BUDGET 2022: Biden proposes a fixed budget for the Coast Guard
Coast Guard photo by Chief Petty Officer David Mosley
Despite recent calls for more resources, the Coast Guard will not receive a boost in President Joe Biden’s 2022 budget proposal.
The budget plan, released on May 28, would provide $ 13.1 billion to the marine service. That’s just $ 38 million, or 0.3 percent, more than what he received for 2021, according to budget documents. However, it is higher than the $ 12.2 billion promulgated for 2020.
âThe most striking thing for me is that this is a linear budget,â said Seth Crospey, director of the Center for American Seapower at the Hudson Institute. National Defense. “And this is at a time when the coast guard is deploying and actively participating in the competition of the United States with the great powers” like China, he added.
The Coast Guard protects U.S. territorial waters, but also assists partners around the world, including U.S. Army combat commanders. He performs a wide variety of assignments, including compliance with international maritime law, situational awareness and drug control operations.
Coast Guard Commander Admiral Schultz has made his voice heard on the need for more funding.
âTo close the Coast Guard’s preparedness gap, we need sustainable annual budget growth – I would say 3-5% over the next five years,â Schultz said during a speech in January at the Surface Navy Association annual symposium. “We need some sort of booster, roughly $ 900 million to $ 1 billion to meet our most urgent needs.”
In a letter accompanying the release of the budget documents, Schultz said preparation was his top priority.
âToday, the US Coast Guard is at the center of the largest recapitalization effort since World War II. However, until the recapitalization is fully completed, the women and men of the US Coast Guard continue to conduct missions with legacy assets, some of which are over 50 years old, âhe said.
âTo ensure that the Coast Guard is ready to meet the challenges of today and prepare for the threats of tomorrow, predictable and recurring annual funding increases are needed to account for the growing and inflationary costs associated with the maintaining assets and infrastructure and, more importantly, maintaining a ready workforce. In the absence of additional investments in Coast Guard preparedness, the service has already been forced to make difficult tradeoffs between competing service demands, and may soon face challenges in responding to disasters or adequately conducting our statutorily mandated missions, âhe added.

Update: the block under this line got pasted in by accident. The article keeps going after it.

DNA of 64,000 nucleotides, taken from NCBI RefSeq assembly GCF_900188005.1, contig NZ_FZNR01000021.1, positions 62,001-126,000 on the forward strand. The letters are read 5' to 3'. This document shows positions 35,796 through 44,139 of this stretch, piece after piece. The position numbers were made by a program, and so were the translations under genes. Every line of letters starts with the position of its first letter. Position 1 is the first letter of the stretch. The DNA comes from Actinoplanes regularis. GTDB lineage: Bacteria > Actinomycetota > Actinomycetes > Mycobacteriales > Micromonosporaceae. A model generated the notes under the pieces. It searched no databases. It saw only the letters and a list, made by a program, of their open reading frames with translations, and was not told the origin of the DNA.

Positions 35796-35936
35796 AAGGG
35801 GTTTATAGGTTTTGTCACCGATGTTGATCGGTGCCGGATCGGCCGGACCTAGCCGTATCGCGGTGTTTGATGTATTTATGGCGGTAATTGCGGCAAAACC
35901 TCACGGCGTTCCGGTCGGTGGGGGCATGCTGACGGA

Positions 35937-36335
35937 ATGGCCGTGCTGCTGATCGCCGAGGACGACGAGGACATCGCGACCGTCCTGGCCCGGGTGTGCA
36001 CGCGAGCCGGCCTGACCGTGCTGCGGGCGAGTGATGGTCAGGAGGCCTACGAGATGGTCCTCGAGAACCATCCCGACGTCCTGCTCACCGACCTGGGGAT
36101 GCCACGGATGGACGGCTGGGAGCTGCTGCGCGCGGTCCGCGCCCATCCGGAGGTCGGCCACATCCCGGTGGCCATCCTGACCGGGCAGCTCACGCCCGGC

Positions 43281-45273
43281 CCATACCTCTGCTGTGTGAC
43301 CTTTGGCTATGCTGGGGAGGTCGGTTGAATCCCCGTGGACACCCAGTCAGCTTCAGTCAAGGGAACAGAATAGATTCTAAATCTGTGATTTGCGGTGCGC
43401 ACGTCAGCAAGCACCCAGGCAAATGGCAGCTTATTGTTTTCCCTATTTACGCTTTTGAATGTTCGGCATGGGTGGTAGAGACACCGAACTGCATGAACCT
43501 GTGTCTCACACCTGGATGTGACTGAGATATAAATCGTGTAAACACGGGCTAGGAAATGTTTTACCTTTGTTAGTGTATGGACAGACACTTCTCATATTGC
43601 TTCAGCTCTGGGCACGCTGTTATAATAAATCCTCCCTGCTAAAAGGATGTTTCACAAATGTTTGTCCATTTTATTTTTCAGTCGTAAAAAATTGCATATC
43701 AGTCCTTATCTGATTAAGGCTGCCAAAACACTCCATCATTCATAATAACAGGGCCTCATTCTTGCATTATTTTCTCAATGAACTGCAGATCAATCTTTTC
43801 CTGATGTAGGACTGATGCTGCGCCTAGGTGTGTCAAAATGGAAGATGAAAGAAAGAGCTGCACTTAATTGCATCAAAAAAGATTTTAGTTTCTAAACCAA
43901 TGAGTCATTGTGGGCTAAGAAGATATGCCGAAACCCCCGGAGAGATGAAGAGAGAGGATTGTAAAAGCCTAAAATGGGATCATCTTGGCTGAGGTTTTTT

According to the Biden administration’s proposal for 2022, the Coast Guard’s procurement, construction and improvements accounts would stand at $ 1.64 billion, less than the $ 2.26 billion it she received for 2021 and the $ 1.77 billion she received for 2020.
Approximately $ 1.04 billion of ICP funding would go to the ships, including: $ 597 million for the construction of Offshore Patrol Cutter # 4 and long-lead materials for OPC # 5; $ 170 million for the Polar Security Cutter program, including project management for the construction of the first two polar security cutters and the first long-lead materials for a third PSC; $ 78 million for post-delivery activities of National Security Cutters 10 and 11; $ 67 million for the initial Waterways Commerce Cutter detailed design and construction contract award; $ 20 million for program management activities to support the ongoing construction of Fast Response Cutters; and $ 15 million to support an effort to extend the multi-year life of the Polar Star, the country’s only operational heavy icebreaker.
Additional funding of $ 222 million in PCI would help recapitalize and maintain fixed and rotary wing aircraft, including: sustainment of the current fleet of MH-60T helicopters and seed funding for expansion of the fleet; modernizing and sustaining the MH-65 helicopters to extend their lifespan into the 2030s; The continuous âmissionizationâ of the HC-27J medium-range surveillance aircraft.
It would also fund the installation of small unmanned aerial systems for national security cutters, which will provide “permanent aerial surveillance capability,” according to budget documents.
As part of Biden’s budget, the service would see a significant increase in operations and support funding in 2022. The $ 9.02 billion for operations and security would be $ 535 million, or 6.3 percent, more than what he received for 2021.
âIt’s a step in the right direction,â Cropsey said.
At the time of going to press, the Coast Guard had not responded to a request for comment on whether the proposed funding would be sufficient.
In his letter accompanying the budget documents, Schultz said, “Our President’s budget request for fiscal year 2022 is a direct reflection of the continued focus and commitment to ensure the readiness of the United States Coast Guard.”
The subjects: Maritime safety, shipbuilding